Attempting to fix an incorrect entry on a credit report can be a long and arduous process. Thankfully, the recent overhaul of the credit reporting industry will help alleviate some of the pain. The agreement, which was sparked by a 2012 investigation, will require the three major credit reporting agencies (Equifax, Experian, and TransUnion) to pay $6 million to 31 states over the course of three years.
The Cheat Sheet spoke with Beverly Harzog, credit expert and author of the book The Debt Escape Plan: How to Free Yourself from Credit Card Balances, Boost Your Credit Score, and Live Debt-Free to learn more about the details of the settlement.
The Cheat Sheet: What is the national credit reporting agency settlement all about?
Beverly Harzog: The settlement calls for more accurate credit reporting, which is a huge plus for consumers. This settlement is the result of an investigation into consumer complaints about the inaccuracy of credit reports. The agencies are now required to do a better job of monitoring companies who report information to the bureaus. Consumers’ credit scores come from the credit reports and so errors can have a negative impact on a consumer’s ability to get good terms when applying for credit. It’s also possible for serious errors to prevent a consumer from getting approved for credit at all.
CS: What are some changes that will take place when it comes to the way complaints are handled?
BH: The settlement also took aim at the amount of “selling” that the agencies do when a consumer calls to make a complaint. The agencies can no longer use it as an opportunity to sell consumers products, such as credit monitoring services. This helps to protect consumers. When you’re already upset about your credit, you might feel vulnerable and purchase a product you don’t need. This decreases that probability quite a bit. The agencies can’t try to sell to you until the dispute is resolved.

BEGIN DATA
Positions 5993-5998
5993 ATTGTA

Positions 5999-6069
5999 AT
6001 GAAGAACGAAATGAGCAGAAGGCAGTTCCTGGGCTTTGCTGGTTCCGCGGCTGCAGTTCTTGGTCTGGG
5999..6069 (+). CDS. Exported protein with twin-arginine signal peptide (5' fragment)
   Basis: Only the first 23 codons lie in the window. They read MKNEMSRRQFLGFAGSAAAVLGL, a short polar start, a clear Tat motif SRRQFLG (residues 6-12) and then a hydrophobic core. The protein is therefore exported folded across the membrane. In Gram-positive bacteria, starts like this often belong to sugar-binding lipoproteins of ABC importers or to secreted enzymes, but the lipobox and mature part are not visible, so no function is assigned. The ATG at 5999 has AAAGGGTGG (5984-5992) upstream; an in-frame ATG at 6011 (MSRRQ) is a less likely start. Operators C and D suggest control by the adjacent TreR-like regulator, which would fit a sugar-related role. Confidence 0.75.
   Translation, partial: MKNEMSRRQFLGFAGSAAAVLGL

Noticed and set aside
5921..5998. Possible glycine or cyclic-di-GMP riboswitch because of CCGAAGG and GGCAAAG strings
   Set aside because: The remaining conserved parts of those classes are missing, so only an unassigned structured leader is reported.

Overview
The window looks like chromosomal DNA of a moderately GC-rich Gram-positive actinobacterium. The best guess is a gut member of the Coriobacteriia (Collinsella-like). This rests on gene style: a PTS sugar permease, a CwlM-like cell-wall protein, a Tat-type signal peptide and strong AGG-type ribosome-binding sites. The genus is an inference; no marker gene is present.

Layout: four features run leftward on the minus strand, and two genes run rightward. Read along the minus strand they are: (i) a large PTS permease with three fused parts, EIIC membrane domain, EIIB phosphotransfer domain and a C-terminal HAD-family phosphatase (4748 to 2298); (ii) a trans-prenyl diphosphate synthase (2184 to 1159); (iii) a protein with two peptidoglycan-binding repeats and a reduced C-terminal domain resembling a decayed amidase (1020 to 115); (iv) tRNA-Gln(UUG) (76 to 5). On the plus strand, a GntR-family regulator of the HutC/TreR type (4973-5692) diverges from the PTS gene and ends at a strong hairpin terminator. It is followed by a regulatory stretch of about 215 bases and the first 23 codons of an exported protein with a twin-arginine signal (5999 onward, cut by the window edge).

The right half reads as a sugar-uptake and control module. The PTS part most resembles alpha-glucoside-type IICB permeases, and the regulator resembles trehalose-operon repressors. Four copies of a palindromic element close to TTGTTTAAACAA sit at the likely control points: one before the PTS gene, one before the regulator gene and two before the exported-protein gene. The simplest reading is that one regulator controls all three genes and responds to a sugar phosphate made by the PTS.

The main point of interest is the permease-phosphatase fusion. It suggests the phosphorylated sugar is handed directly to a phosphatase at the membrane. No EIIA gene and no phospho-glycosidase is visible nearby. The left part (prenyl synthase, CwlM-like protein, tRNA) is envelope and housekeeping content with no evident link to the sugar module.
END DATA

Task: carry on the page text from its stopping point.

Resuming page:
CS: What key points should consumers know about the settlement?
BH: One of the most important things for consumers to know is that the major reporting bureaus have new rules about medical debt. Under the settlement, the agencies aren’t allowed to put medical debt on a credit report as soon as it’s reported to the agency. The agency must now wait 180 days after the account is reported before it can be placed on a credit report. This is a big deal for consumers because this gives them time to talk with their insurance companies about the debt. Often, people wait to pay medical bills because they assume their insurance hasn’t processed their part of the payment yet. As a result, their account might be sent to collections. Now, consumers have a safety net and this is terrific.
CS: Will there be any new provisions for identity theft victims?
BH: Agencies have to use an expedited process when the complaint is a “complicated dispute,” such as identity theft or fraud. In these cases, speed is extremely important to minimize the damage to a consumer’s credit. Basically, the settlement truly improves the chances of credit reports being more accurate. This is a big win for consumers.